Requirements to use Form 211 | Going Public OTC Pink Sheets

In general, a private company can go public if:

The Role of the Market Maker | Submitting Form 211

In order to use Rule 15c-211 to go public, the private company must locate a sponsoring market maker to submit the Form 211 application to FINRA on its behalf.  FINRA may render comments to the Form 211 application which the sponsoring market maker and private company must respond to.

Once FINRA is satisfied that the disclosures satisfy the requirements of Rule 15c2-11, it will assign a trading symbol and the Market Maker can quote the company’s securities.  Once this occurs, the securities of the private company going public are quoted by the OTC Markets on the OTC Pink Sheets.  Once the sponsoring market maker has published quotations for the company’s securities for at least 30 days, other market makers can publish quotations for the security.

Market Maker Fees In Form 211 Going Public Transactions

Note: The market maker chosen by the company to file the Form 211 is not permitted to accept payment for his or her services.

15c-211 Disclosures | Going Public Transactions

Rule 15c-211 requires that the company have current public information available before the market maker can quote the security.  The information required in the Form 211 satisfies the current public information of Rule 15c-211.  Form 211 requires, among other things, the following disclosures:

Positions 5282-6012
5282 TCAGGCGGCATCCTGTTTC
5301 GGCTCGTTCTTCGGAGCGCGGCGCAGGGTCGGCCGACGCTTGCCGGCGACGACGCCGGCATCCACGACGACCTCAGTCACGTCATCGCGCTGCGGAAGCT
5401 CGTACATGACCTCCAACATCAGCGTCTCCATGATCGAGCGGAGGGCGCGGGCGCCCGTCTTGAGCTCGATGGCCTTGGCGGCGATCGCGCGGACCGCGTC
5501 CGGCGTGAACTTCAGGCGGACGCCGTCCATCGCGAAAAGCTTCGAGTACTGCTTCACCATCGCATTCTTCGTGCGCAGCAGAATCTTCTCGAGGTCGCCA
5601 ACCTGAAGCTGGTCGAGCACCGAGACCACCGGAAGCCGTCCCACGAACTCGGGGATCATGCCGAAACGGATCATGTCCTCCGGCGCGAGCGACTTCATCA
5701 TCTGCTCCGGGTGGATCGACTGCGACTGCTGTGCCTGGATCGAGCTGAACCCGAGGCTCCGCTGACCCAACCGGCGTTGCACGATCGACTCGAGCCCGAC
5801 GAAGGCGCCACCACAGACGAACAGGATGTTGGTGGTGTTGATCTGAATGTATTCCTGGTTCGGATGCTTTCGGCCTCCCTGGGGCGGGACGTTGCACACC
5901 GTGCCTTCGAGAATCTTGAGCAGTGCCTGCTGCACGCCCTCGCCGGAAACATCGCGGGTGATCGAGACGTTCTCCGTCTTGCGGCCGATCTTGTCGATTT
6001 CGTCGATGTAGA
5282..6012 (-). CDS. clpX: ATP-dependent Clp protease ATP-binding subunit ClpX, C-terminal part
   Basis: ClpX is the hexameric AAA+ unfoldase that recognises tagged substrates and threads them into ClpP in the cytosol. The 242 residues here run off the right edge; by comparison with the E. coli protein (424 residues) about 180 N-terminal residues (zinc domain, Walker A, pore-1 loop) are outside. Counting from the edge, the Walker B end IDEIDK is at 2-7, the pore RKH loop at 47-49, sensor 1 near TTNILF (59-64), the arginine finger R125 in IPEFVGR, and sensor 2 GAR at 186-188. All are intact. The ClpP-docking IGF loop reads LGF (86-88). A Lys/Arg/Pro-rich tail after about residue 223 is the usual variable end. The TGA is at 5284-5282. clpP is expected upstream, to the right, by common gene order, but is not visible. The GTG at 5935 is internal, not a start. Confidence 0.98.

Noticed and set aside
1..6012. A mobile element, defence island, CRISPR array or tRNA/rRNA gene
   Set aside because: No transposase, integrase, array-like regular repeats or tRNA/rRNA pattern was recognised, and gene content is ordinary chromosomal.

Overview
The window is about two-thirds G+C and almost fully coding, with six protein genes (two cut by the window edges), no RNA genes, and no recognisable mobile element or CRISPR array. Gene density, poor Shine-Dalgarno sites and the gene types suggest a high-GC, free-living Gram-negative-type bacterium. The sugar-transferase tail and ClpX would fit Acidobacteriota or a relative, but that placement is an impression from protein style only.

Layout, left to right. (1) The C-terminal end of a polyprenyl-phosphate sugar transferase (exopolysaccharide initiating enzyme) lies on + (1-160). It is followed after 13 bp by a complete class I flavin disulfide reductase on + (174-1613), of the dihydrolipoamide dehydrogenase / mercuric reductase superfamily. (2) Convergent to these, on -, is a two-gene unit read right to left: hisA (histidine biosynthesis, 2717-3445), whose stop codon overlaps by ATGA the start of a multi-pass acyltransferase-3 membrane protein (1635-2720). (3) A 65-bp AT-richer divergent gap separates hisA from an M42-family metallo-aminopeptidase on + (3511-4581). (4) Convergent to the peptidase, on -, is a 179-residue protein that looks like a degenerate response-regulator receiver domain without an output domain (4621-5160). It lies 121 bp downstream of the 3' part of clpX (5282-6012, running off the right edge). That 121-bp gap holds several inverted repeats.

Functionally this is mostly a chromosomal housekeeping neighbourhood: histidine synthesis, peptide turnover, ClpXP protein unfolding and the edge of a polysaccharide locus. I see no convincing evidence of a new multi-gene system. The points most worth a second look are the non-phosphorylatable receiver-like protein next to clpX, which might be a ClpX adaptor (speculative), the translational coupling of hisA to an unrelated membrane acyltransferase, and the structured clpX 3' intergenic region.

Going Public on the OTC Pinks | Rule 144

Private companies that go public using 15c2-11 rely on the availability of the safe harbor of Rule 144 of the Securities Act of 1933 (the “Securities Act”) to create their free trading shareholder base.  Rule 144 is not available for private companies that have ever, at any time, been a shell company, or “blank check company.”  If a private company was once a shell company it must file a registration statement with the SEC in order to go public without a reverse merger.  Generally, for shareholders of private companies that have never been shells, Rule 144 is available 12 months after the payment of consideration so long as the shareholder is not an affiliate of the company.


The OTC Pink Sheets provide private companies seeking to go public a less cumbersome method of obtaining public company status than filing a registration statement with the SEC.  Qualifying for OTC Markets’ Pink Current Information tier is a straight forward and relatively inexpensive way for small companies to go public, and to enjoy the benefits that status provides.